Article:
Agents Beware…

Georgia-based football agent Terry Watson has been arrested and charged with violating N.C. Gen. Stat. 78C- 85-105, a well established, yet rarely enforced North Carolina statute within the Uniform Athlete Agents Act. A grand jury in Orange County North Carolina recently indicted the 39-year old head of Watson Sports Agency on 13 counts of athlete agent inducement and 1 count of obstruction of justice.

Tom Cruise

The alleged improprieties stem from Watson’s 2010 interactions with 3 University of North Carolina football players: Greg Little, Marvin Austin, and Robert Quinn. Little and Quinn were declared permanently ineligible by the NCAA and Austin was kicked off the team in 2010 for accepting impermissible benefits. All three now play in the NFL. The prosecution alleges Watson offered the former Tar Heels cash, airfare, lodging, and other benefits (totaling $24,000.000) to induce them to sign an agency contract while at UNC. Section 78C-98 of the Act prohibits any such interaction.

“An athlete agent with intent to induce a student-athlete to enter into an agency contract, shall not: … (2) Furnish anything of value to a student-athlete before the student-athlete enters into an agency contract.”

In my honest opinion, the kicker and real reason that the state of North Carolina is criminally prosecuting Watson stems from the obstruction of justice allegations (Side note: two things you absolutely cannot do with regards to big brother: Not pay your taxes and lie under oath). Watson allegedly on numerous occasions refused to provide financial records to investigators. If convicted, Watson faces probation or up to 15 months in prison, and civil fines up to $25,000 on the agent inducement charges, and up to 30 months on the obstruction charge. Orange County District Attorney Jim Woodall stated that he believed this is the first time nationally that an agent has been criminally charged with violating sports agent laws. “The truth is the institutions and the athletes – they may not realize it – but they really pay a price over time for this activity,” Woodall said. “Everybody allows it to go on, it’s just a wink and a nod, and I think people’s attention needs to be brought to this. I mean, it’s against the law.”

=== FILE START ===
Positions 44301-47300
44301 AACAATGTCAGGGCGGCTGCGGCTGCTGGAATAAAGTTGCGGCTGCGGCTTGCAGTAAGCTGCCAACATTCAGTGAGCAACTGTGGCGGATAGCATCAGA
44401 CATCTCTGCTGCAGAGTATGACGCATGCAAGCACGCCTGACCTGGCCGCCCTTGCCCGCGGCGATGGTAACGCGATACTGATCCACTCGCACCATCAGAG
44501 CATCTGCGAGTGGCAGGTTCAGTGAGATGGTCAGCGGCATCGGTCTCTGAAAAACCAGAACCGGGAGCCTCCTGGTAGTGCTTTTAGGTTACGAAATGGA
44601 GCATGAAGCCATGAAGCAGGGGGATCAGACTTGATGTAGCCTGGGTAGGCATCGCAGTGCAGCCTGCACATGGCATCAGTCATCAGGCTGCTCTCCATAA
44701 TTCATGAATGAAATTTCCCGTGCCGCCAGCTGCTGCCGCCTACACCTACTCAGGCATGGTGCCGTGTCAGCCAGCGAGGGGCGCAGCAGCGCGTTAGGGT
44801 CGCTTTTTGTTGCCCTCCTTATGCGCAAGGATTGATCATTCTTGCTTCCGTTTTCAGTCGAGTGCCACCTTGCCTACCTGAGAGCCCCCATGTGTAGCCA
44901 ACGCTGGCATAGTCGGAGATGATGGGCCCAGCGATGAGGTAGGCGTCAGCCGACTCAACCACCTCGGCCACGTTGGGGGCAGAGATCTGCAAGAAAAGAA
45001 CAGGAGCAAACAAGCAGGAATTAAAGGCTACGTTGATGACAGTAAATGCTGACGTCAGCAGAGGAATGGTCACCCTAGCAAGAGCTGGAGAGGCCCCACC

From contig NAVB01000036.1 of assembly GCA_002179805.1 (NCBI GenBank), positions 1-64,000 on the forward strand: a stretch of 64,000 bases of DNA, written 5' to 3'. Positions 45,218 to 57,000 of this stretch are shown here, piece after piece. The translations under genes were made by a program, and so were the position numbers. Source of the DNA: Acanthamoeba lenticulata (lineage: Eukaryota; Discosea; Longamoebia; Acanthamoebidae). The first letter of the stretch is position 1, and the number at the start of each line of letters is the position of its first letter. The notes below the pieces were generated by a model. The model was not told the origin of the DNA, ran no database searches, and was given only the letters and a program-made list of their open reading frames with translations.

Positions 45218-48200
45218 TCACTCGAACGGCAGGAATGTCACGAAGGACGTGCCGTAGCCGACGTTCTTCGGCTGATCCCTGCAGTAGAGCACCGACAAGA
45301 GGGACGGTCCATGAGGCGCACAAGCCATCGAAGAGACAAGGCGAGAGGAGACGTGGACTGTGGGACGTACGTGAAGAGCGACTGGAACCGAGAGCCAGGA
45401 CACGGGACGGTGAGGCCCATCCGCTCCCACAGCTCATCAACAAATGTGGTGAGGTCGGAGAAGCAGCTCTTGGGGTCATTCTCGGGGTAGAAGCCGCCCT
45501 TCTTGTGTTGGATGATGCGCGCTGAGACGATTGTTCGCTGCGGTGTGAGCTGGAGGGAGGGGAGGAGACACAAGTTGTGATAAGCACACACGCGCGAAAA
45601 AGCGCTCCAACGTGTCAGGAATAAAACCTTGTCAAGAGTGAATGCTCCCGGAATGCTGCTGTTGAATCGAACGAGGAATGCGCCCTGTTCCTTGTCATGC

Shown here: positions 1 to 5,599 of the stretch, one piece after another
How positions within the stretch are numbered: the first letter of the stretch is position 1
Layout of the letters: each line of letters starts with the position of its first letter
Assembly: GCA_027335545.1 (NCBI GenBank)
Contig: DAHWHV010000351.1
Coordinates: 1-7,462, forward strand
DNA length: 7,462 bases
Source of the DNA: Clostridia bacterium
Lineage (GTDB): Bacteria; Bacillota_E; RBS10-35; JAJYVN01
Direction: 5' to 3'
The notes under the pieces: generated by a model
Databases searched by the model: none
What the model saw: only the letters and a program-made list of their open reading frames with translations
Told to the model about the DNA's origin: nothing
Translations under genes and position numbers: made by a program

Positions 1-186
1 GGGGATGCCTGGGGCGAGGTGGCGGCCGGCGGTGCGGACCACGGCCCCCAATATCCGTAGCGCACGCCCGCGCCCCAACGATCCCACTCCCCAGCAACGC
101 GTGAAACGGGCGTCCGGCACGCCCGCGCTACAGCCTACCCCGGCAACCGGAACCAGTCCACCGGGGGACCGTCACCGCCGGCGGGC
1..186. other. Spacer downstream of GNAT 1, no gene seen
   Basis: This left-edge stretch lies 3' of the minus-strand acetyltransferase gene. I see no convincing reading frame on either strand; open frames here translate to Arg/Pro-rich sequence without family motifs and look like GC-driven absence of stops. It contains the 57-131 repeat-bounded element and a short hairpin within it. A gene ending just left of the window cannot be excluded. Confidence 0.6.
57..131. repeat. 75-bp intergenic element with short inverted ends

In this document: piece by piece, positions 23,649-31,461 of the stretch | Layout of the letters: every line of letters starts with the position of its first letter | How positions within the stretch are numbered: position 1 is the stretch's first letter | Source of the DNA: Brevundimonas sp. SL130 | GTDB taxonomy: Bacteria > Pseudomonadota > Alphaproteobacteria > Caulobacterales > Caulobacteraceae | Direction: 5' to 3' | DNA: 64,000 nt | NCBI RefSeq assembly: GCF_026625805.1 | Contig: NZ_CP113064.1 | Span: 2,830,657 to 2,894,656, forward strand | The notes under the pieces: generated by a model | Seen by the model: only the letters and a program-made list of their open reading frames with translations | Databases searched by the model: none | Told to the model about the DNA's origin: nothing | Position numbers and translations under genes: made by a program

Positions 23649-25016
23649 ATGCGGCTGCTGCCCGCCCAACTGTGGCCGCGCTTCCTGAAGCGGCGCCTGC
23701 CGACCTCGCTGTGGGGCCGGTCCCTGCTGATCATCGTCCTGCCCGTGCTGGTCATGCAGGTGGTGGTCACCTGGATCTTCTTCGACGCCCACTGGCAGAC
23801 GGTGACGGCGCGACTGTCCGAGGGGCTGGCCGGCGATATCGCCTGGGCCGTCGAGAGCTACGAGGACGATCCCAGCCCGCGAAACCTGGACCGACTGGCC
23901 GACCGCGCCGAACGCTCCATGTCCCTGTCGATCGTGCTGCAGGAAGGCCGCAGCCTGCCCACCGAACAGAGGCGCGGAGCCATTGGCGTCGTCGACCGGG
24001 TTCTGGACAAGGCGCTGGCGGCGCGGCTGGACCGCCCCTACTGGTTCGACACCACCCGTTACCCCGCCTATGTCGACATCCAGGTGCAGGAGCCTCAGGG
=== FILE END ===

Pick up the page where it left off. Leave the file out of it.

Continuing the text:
The N. C. Secretary of State’s office has been looking into agents’ interactions with UNC football players since 2010, when the NCAA began a probe that found widespread violations within the football program.

Former UNC tutor Jennifey Wiley Thompson was recently charged with four counts of athlete agent inducement for giving cash and gifts to Little and being reimbursed by Watson. Little told the Secretary of State’s office that he used Thompson as a go-between so the NCAA couldn’t find a direct payment from Watson to Little. Sure enough, the NCAA did not uncover the payments from Watson.


Criminal prosecutions for violations of athlete-agent acts are exceedingly rare. More often, states fine agents for violations or simply ignore many improprieties. This case, perhaps due the nature of the relationship between the prosecutor’s office and Watson appears to send a message to the agent world. While the water due to the NCAA’s own undoing may be murky, an agency should be aware of the consequences of a blatant disregard of the rules.  Furthermore, when an entity or individual is charged with obstruction of justice, all bets are now off. The prosecution is attempting to effectively enact the death sentence.  While the agent world is indeed cutthroat, cold and paranoid, honest will always be the best policy. A 3% NFL player commission does not equal a 30-month stint in the joint. Just sayin.